13 April 2014
Carolyn L Roberts
I confess to mixed emotions about Palm Sunday. I don’t remember much being made of it when I was growing up. Alternatively, I could have been so focused on Easter, I wasn’t really paying attention, and that’s probably closer to the mark. It was only when it was yoked with the Passion, to become Palm/Passion Sunday that it really held significance for me. I saw its relationship to the larger whole, its theological and political framing for Jesus’ passion, crucifixion, and resurrection.
Mark is the gospel writer who first tells the story of Jesus’ entry into Jerusalem. Matthew follows Mark’s lead very closely except for two significant changes–which build on each other. Matthew explicitly makes the connections for us that Mark only implies, and he begins making that connection by quoting from the Hebrew scriptures, from the little book of the minor prophet Zechariah, chapter 9, verse 9:
“Tell the daughter of Zion [Jerusalem],
Look, your king is coming to you,
humble, and mounted on a donkey,
and on a colt, the foal of a donkey.”
Never mind that this puts Jesus right up there with the best from Ringling Brothers’ circus, riding two animals at the same time. The and which adds a second animal seems to be Matthew’s mistranslation of Zechariah; Zechariah does not include the word and, but follows the Hebrew pattern of making a parallel statement in different words. Look it up for yourselves–Zechariah is the next to the last book in the Hebrew scriptures: mounted on a donkey, on a colt, the foal of a donkey.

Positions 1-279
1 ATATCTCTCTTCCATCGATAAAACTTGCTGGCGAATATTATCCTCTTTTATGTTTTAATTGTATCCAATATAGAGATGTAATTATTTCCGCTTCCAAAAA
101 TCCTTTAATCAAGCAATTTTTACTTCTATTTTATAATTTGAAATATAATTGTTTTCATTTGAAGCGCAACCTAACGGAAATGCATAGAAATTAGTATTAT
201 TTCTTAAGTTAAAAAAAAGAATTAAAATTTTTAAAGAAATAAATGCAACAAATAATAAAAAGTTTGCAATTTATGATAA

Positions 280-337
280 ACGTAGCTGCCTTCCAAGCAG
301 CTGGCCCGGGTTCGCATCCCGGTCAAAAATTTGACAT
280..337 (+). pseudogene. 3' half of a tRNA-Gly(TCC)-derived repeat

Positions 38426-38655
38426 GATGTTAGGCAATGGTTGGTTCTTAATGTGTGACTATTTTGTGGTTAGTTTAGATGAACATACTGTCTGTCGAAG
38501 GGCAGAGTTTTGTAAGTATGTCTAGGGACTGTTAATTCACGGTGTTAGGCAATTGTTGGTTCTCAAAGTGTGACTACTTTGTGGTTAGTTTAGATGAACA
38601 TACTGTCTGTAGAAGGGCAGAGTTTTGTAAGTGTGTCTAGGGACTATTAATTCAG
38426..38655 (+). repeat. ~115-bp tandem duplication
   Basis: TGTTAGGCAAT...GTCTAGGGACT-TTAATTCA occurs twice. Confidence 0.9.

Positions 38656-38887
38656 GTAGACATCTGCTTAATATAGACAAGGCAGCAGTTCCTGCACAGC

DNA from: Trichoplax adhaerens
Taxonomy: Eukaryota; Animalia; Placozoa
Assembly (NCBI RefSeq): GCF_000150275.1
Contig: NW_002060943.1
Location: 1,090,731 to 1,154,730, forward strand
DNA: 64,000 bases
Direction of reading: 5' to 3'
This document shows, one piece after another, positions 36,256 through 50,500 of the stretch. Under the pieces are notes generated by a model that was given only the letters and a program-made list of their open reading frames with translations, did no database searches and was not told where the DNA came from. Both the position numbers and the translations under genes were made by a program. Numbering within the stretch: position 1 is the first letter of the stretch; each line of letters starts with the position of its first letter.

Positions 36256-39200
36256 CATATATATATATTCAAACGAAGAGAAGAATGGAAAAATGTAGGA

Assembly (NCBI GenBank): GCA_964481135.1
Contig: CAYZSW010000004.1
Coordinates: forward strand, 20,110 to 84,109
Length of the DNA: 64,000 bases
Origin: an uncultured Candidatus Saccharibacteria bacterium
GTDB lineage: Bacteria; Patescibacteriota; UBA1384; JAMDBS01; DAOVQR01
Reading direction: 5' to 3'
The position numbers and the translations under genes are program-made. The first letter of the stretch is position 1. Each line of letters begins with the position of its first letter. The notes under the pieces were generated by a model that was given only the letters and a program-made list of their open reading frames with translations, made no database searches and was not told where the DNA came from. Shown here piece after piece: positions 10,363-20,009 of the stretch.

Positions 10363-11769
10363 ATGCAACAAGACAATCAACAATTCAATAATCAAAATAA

But other than the ridiculous image of Jesus riding two animals–further compounded by having them two different sizes!–Matthew makes an absolutely essential point. Jesus comes as a humble sovereign, as a sovereign of peace. What a contrast: pompous Pontius Pilate and his entry into Jerusalem, with his surge of up to 3000 extra Roman troops, all to keep an iron grip on Judah at its most restive time–the celebration of Passover, the quintessential Jewish story of liberation. No humility; just brute force.
Matthew makes it cler: Jesus, son of David, coming in the name of the Lord, is not entering Jerusalem as a warrior-king, but as the prince of peace. And there’s the rub. We are post-Constantine Christians by nearly 2000 years. You will remember that in 312 CE, Constantine is the first Roman Emperor to convert to Christianity...just before battle with his brother-in-law and Co-Emperor, Maxentius. The night before the battle, Constantine claims to have a vision, instructing him to fight under the banner of the Christian God. Constantine wins the battle, and flies that banner in every subsequent battle. Constantine becomes the first Holy Roman Emperor; but look at what happens here.